Surgeon Rifles has engineered new, heavy-duty scope rings with unique features. First, the rear ring comes with a bubble level integrated into the top half. This smart invention eliminates one other pricey accessory you’d otherwise need to add separately. The new Surgeon rings are made of high-grade 7075 T6 Aluminum so they are strong yet light. The “wide-body” design offers a full 0.950″ of clamping surface (front to back), secured by three vertical hex-head fasteners per side. The rings will be offered in a variety of heights, from .875″ to 1.125″, in both 30mm and 34 diameters. A 0.625″-wide steel version is planned for later release. Ring sets will cost $199.00 and that includes the bubble level.

AccurateShooter Surgeong Scope Rings

Surgeon uses 9-axis machining to ensure exact alignment of ring center with ring base. Preston Pritchett, Surgeon’s owner, explains: “The bottom of the ring is machined at the same time as the bore for the scope on a 9 axis machine. This is done in one operation to ensure that the bore is parallel with the bottom of the ring. We checked another brand and found that they were off .0025″ in .625 inch. We checked ours and found it to be within .0003 in .950.” These rings are very carefully designed and crafted to align square on the rail. Many Weaver-style rings have a sloppy fit on the rail so they can clamp slightly differently from one installation to the next. Surgeon uses alignment pins to ensure its rings clamp properly: “The silver pins you see are 1/8 dowel pins that keep the clamp square to the ring and at the right height.”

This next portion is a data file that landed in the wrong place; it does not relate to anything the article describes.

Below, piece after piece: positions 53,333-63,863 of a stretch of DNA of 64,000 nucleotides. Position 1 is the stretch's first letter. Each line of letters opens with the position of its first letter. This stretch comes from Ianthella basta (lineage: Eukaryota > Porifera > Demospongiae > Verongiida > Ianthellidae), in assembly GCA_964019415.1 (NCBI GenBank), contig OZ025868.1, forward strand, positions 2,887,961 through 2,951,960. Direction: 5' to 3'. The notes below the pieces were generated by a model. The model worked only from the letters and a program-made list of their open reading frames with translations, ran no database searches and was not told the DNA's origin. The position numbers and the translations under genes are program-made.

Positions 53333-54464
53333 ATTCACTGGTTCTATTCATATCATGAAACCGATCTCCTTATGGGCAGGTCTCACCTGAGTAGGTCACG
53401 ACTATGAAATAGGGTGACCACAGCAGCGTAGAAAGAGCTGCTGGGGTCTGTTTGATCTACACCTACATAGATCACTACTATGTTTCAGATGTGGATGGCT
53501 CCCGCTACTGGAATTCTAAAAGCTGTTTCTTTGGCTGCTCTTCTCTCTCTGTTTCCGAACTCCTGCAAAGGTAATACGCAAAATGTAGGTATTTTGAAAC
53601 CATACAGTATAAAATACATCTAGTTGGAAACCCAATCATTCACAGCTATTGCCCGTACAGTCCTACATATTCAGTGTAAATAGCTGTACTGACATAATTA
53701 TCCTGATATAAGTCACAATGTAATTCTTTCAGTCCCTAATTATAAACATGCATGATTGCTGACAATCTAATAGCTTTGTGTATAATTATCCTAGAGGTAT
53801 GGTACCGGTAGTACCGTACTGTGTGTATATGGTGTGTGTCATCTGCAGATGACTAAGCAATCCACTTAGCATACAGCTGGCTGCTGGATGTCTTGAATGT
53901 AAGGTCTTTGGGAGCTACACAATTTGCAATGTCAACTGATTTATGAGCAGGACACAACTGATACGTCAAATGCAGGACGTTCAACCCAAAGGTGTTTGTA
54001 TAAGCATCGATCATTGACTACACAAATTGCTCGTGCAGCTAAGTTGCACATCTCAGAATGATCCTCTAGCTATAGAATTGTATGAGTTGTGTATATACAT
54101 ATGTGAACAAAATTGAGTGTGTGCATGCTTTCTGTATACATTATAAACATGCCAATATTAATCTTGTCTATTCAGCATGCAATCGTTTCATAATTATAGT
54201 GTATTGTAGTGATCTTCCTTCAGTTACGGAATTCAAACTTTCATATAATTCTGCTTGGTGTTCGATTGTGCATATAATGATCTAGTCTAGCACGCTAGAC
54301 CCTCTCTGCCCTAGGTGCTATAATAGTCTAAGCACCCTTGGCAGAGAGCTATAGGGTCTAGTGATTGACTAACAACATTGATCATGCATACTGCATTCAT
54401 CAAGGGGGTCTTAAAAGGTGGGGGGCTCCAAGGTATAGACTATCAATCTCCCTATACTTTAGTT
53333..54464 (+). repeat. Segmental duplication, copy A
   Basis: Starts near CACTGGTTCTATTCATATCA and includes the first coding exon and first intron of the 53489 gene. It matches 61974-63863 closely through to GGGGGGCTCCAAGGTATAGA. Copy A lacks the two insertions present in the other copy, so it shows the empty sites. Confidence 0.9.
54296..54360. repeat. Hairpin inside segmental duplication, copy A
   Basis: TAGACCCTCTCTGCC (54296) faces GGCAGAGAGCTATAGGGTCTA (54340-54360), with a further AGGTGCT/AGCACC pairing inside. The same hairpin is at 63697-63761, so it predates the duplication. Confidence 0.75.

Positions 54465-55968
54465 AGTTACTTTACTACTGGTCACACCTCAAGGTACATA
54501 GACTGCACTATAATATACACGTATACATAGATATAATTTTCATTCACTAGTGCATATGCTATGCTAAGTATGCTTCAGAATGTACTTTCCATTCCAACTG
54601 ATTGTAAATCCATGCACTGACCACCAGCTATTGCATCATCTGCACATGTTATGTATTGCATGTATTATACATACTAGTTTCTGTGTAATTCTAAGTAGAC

AccurateShooter Surgeong Scope Rings

For more info on these rings, or to place an order, visit SurgeonRifles.com, or call Preston Pritchett at (405) 567-0183. Surgeon plans to be shipping ring sets in various sizes within three weeks.

AccurateShooter Surgeong Scope Rings

Permalink New Product, Optics 2 Comments »